There's been a lot of speculation about how this year will unfold. Many economic authorities, such as the US Federal Reserve, the European Central Bank, the Swiss government, and Morgan Stanley are predicting a macroeconomic slowdown as the year progresses. Whether a temporary pause in growth or a full-blown recession emerges, the fact is organizations are increasingly critically eyeing their budgets and, at minimum, trying to do more with what they have, or going down the path of fiscal reduction.
The fact is, regardless of the financial environment, cyber threats will continue evolving, and threat actors will only get more innovative in how they attempt to manipulate their targets. Therefore, the cybersecurity attack surface is certain to expand. There's simply no room to stand still, regardless of whether we're facing an economic downturn. Everyone reading this article understands the financial damage cyberattacks can cause and how they can serve to further heighten economic damage in an already challenging scenario.
The Importance of Unifying Security Investments
A key consideration for organizations in this climate is to examine the value of unifying their existing security investments to streamline their security operations. Typically, this can be done even in a period of stagnating budgets while still bolstering proactive defenses.
Questions to ask include: Is there overlap between elements of the security stack? As stated in the NIST Cybersecurity Framework (PDF), security applications need to cohesively and mutually support an organization's security posture by ensuring identification, protection, detection, response, and recovery are fully supported.
All these elements are, of course, interconnected. Security professionals need to keep that in mind, rather than introduce and/or manage the chaos of a siloed collection of point tools. We're long past the era of having to deal with disparate security systems. Rather, platforms, applications, and tools must be interoperable and interconnected, for comprehensive management, monitoring, and measurement.
Evolving Beyond "Code Warrior" Silos
Another key consideration in recession-proofing security operations is the importance of empowering more than "code warriors" when it comes to contributing to managing cybersecurity deployments. In 2023, it needs to be "all hands on deck," and it can't just be a tiny group of people responsible for large-scale enterprise security. Enterprise security management tools can play a major role in empowering a wider group of people to protect organizations.
Why does this matter? Because part of maximizing value involves security processes that focus on shared responsibilities, in which employees, R&D, DevOps, and IT are true partners and collaborators in protecting their organizations. An example of this is how security automation is now moving toward validating end users' identities and enabling them to have temporary security clearances to engage in system updates, credential retrieval, and remote access, with dramatically minimized risk. This is enabled through integration across communications and project management tools, anchored by workflows that ensure accurate verification and access controls.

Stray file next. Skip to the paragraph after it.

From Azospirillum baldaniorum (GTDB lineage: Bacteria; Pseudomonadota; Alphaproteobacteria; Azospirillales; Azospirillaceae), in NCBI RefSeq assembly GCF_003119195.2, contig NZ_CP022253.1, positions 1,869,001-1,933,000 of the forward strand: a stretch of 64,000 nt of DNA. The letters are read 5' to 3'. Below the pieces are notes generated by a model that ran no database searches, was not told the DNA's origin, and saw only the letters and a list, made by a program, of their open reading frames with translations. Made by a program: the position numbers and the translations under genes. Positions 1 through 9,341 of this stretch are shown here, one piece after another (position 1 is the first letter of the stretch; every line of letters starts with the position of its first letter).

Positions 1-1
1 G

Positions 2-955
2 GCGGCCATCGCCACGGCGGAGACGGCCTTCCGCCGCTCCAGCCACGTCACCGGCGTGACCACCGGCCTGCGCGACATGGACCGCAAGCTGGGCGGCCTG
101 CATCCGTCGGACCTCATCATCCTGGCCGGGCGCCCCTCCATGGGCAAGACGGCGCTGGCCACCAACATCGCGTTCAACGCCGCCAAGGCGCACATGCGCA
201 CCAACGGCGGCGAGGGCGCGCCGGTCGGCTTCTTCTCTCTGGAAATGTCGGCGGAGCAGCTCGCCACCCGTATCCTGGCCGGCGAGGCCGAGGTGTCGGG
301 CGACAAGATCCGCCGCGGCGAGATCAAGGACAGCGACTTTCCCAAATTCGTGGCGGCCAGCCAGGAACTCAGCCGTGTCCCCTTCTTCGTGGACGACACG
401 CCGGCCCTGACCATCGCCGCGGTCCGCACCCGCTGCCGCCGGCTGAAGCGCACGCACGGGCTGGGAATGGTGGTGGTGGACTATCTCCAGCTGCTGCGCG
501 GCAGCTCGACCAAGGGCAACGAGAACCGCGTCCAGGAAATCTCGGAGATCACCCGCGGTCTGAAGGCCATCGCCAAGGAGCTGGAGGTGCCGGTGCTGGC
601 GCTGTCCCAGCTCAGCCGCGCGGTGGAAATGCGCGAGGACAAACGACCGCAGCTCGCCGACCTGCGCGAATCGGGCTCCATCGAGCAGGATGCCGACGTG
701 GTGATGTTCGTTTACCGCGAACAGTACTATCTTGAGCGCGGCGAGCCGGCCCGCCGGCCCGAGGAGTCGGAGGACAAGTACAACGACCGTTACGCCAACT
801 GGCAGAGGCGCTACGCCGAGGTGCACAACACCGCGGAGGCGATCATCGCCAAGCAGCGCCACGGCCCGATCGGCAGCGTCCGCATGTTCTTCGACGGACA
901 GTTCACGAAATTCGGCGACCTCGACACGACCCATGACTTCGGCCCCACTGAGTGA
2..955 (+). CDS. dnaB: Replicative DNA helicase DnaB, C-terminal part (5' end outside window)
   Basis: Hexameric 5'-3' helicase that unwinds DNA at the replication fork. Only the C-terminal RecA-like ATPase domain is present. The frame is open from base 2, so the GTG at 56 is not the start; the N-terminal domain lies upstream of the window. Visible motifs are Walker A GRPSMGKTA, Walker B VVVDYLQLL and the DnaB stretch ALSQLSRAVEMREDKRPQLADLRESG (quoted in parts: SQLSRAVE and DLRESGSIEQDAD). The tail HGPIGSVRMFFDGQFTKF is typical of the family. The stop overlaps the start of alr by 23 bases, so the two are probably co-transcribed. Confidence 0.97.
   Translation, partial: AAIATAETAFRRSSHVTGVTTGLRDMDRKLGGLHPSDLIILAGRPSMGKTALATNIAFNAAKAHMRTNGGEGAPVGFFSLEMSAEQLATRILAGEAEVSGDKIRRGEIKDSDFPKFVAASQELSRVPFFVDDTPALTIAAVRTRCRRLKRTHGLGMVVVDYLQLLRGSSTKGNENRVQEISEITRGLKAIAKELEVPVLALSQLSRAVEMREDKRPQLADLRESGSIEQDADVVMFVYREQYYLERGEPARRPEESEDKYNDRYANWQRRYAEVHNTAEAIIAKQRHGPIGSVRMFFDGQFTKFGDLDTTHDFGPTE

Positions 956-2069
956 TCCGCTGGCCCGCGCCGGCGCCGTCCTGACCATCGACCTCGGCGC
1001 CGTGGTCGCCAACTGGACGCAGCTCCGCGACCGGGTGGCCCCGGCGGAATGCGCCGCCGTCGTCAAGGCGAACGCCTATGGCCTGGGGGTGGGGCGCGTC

Empowering Your Customers and Partners
There's another element that is rarely discussed when it comes to an optimal cybersecurity posture and managing costs: educating customers and partners about their own cybersecurity standards. After all, cybersecurity is an end-to-end multiorganization ecosystem. Cybersecurity problems that affect one company can come home to roost in another. The fewer issues that occur with customers and partners, the fewer problems your organization must deal with.
Developing a customer and partner awareness campaign can be crucial here. It's very important to educate the ecosystem beyond your own organization to mitigate risk for everyone. Organizations can deploy best practices via their own emails, newsletters, social media, customer and partner portals, and account managers. The best approach is to use multiple elements to get the word out about ensuring cybersecurity is taken seriously and consistently across the board.
In general, cybersecurity companies need to emphasize their proactive capabilities and philosophies over the historic reactive element in current economic circumstances. If they position themselves as a critical, protective layer and consultative presence, it will go a long way to cementing the essential nature of their offerings.